“Information that may be revealed … may include details of how the firearms industry operates that are not widely known or understood,” said Timothy D. Lytton, a professor of law at Pennsylvania State University. Georgia. “This is going to put a spotlight on the industry’s role in the problem of gun violence.”

Attorneys for Remington and its insurers did not respond to messages seeking comment. North Carolina-based Remington, founded in 1816, filed for bankruptcy for the second time in 2020 and its assets were sold to other companies. This created two new companies: Remington Firearms and Remington Ammunition.

A message was left with Remington Firearms, seeking comment. The firm announced in November that it will establish its offices in LaGrange, Georgia. A spokesman for Remington Ammunition’s parent, Anoka, Minn.-based Vista Outdoor, said the arrangement was with the former Remington Outdoor Co., not Vista Outdoor or Remington Ammunition.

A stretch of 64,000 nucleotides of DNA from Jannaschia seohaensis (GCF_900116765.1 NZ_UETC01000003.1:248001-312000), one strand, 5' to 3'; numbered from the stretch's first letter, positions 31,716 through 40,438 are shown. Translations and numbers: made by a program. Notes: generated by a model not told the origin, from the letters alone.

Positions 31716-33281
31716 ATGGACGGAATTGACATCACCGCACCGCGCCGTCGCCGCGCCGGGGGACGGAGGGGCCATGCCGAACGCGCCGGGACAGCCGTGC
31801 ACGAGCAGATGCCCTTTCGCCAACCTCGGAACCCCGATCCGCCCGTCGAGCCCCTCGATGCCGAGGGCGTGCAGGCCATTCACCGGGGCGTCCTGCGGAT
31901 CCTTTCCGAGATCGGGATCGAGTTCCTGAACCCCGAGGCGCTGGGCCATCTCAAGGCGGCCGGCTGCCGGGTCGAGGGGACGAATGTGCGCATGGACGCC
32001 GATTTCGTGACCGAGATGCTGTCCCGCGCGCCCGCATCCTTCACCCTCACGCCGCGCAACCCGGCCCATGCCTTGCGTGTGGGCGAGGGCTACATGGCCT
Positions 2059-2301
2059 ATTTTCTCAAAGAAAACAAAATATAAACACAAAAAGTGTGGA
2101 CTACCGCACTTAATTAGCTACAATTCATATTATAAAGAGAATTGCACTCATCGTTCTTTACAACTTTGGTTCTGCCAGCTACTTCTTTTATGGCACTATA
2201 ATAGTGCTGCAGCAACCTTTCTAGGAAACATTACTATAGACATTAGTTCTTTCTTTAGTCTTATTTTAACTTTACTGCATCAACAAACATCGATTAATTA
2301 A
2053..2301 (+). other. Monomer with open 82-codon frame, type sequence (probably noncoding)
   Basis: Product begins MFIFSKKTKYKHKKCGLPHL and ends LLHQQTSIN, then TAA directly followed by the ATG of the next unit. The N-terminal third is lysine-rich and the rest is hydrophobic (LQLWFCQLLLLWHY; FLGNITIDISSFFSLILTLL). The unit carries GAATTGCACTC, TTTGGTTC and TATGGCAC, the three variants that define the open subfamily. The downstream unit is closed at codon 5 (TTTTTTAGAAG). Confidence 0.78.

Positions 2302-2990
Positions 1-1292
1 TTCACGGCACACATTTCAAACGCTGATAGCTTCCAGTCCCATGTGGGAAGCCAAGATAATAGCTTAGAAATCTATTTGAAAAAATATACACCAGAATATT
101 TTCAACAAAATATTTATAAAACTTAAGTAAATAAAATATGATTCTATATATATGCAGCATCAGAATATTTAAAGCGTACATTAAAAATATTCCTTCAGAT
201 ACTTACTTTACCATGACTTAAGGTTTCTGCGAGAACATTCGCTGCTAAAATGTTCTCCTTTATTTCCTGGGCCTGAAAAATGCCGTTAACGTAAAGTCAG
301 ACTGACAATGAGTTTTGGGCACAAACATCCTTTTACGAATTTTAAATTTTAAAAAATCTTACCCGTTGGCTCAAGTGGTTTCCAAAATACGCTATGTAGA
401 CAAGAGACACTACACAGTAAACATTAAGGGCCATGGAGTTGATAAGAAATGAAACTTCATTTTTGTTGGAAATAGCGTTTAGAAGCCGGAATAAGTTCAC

At the news conference announcing the deal, Koskoff showed Remington ads that he said appealed to troubled youth like Adam Lanza, the 20-year-old man who committed the Sandy Hook massacre. Lanza used a Bushmaster XM15-E2S rifle produced by Remington that was legally owned by his mother. Lanza killed his mother at his home in Newtown before going to school.

The ads contained messages such as “Consider your man card reissued” and military language such as “Clear the room, cover the ceiling, rescue the hostage.”

Koskoff said that with its video game advertising and product promotion, Remington targeted at-risk youth. The lawsuit said the company’s advertising played a significant role in the school massacre, though it did not go into detail.

Lanza had serious psychological problems, which combined with his obsession with violence and his mother’s access to firearms “resulted in a recipe for mass murder,” a Connecticut children’s advocate report concluded.

Beginning in the 10th grade, Lanza’s mother kept him at home, where he was surrounded by an armory and spent hours playing violent video games, the report said. His medical and school history included references to diagnoses of autism, anxiety and obsessive-compulsive disorder, though psychiatrists say those conditions are not indicators of future violence.